Preparing for Tax Prep: 5 Tips

Prepare for preparation? Yes, it’s more than a good idea. It can have significant impact on your tax obligation.TaxTipsPreparingforTaxPrepimage1_zpsee5e372a

You know how onerous tax preparation itself can be. So you probably don’t like to even think about it until those deadlines loom.

But some planning and preparation done throughout the year can make it easier to face the IRS’ intimidating tax forms. Here are five ways to minimize the stress and anxiety you usually feel in the spring.

  • Use the technology available to you. That practically goes without saying. You could start a monster Excel spreadsheet based on the financial data you’re already capturing in QuickBooks, but this is time-consuming and clunky. Use targeted applications wherever possible. Shoeboxed, for example, helps you manage all of those paper receipts that pile up throughout the year. You simply mailall of your receipts to the company – or submit them electronically – and they’ll be scanned and ready for import into QuickBooks. If an app that you’re using lets you snap photos of receipts with your smartphone, take advantage of that option.
  • Learn about the next year’s tax law changes early. As Congress makes changes to tax law throughout the year, information about the new IRS rules is readily available. We try to stay in touch with you about these modifications, but if you have a particular area of concern or want to find out how something you just heard might affect you, contact us.
  • Use the reports available in QuickBooks. Some of these, like the Trial Balance and Journal, may be unfamiliar to you; they’re reports that we typically create and analyze for you. But there’s a handful of reports designed to help you keep up with your tax obligation as you go.


Figure 1: QuickBooks offers a few reports designed to help you keep an eye on your income tax obligation.

  • Do a quarterly tax estimate – even if you don’t have to submit one. If you’re self-employed, of course, this is required. But even if you’re not, you’ll avoid those unpleasant, out-of-the-blue April surprises if you break your tax year down in increments and do some projecting early on. This will be especially critical as you near the end of the calendar year, so you can make needed adjustments to take advantage of deductions and credits.
  • Consult with us periodically during the year. It’s an excellent idea to do what you can on your own. But we know how busy you are running your business. We’d be happy to either help you implement your own tax planning strategies or take a more active role throughout the year.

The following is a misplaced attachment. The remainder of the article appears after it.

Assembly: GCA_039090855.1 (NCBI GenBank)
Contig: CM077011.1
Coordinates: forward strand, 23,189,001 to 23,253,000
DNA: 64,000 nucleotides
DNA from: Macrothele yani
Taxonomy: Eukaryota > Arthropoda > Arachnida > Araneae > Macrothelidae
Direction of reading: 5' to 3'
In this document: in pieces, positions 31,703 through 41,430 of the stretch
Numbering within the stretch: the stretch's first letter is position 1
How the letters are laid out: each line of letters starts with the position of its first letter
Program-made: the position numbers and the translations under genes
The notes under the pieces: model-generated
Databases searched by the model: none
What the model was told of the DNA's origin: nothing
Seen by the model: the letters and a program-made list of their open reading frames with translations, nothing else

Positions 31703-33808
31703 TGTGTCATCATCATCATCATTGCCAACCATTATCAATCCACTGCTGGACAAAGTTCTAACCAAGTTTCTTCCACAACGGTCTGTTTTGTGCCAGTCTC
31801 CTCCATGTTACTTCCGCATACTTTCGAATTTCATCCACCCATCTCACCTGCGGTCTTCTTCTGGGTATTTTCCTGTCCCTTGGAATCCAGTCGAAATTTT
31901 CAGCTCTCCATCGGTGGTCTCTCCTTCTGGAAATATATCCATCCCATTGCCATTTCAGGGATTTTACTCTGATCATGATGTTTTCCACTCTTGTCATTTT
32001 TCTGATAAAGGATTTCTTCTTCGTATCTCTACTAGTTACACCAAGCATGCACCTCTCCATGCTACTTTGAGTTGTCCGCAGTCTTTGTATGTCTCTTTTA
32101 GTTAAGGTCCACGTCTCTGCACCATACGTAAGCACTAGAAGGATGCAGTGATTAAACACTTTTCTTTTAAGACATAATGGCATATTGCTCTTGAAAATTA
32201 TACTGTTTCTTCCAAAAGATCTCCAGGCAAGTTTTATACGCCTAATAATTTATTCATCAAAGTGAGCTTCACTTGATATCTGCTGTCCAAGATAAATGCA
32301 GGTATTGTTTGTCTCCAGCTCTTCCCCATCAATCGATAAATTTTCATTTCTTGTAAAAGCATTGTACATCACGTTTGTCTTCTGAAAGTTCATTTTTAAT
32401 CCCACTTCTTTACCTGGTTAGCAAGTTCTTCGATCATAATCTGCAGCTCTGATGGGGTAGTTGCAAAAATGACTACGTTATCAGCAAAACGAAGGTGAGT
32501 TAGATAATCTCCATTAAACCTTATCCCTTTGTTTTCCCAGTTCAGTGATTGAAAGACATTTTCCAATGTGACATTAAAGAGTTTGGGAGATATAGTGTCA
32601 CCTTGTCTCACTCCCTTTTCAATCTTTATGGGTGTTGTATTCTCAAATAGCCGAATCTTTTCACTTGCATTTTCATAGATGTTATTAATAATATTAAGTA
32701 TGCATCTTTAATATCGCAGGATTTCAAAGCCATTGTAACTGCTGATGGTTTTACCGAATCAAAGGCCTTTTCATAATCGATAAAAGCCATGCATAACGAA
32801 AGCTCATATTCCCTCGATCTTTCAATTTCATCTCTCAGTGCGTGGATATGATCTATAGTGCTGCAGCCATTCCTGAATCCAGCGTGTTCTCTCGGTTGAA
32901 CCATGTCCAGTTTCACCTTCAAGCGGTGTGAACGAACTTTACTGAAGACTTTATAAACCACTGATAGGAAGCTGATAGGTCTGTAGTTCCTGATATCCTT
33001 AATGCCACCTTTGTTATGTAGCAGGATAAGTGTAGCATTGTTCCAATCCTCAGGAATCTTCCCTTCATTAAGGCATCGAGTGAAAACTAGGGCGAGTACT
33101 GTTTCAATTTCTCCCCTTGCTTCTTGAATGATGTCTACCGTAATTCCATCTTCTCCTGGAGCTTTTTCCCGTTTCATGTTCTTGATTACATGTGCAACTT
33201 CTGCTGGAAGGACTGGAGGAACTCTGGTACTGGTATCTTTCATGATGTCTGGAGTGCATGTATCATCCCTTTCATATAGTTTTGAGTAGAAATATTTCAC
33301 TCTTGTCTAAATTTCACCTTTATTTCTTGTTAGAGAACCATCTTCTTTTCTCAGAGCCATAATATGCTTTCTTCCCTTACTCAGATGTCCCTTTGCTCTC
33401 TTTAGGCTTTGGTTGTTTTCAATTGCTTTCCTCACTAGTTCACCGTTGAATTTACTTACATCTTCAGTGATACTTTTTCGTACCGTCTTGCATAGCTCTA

About Brenda J. McGivern, CPA

Brenda McGivern started her own certified public accounting and management consulting firm in October 2001. The full service CPA firm provides tax and accounting solutions to meet the needs of today’s small business and individual. Brenda McGivern has become a trusted advisor and valuable resource her clients rely on for timely, accurate assistance when they need it.

Before starting the firm, she worked as an accountant for three years at a local firm and prior to that five years at a large international CPA firm in Boston. She has performed the following tax services: federal, state and local tax planning, international tax planning, estate and succession planning, mergers and acquisitions, capital retention and IRS representation. She has also coordinated assurance engagements, such as financial statement audits, reviews and compilations from the planning phase through the reporting phase. She has prepared and reviewed regulatory filings for numerous regulatory agencies including the Security and Exchange Commission.

Prior to these positions she was selected from over 2,000 candidates into an eight-person intensive financial management program at an international technology company. The program consisted of graduate level classroom study and two six-month rotational assignments in financial operations.

She graduated cum laude from the University of Massachusetts at Amherst and holds a Bachelors Degree in Business Administration with a concentration in accounting. McGivern also holds a license in Massachusetts as a Certified Public Accountant and is a member of the American Society of Certified Public Accountants and the Massachusetts Society of Certified Public Accountants. She resides in Stoughton, Massachusetts with her husband Brian, and their sons Sean, Ryan and Conor and their dog, Davis.

This entry was posted in Employee Benefits, Financial Planning, IRS Articles, QuickBooks Tips, Tax and tagged , , , , , , , , , , , , . Bookmark the permalink.

Leave a Reply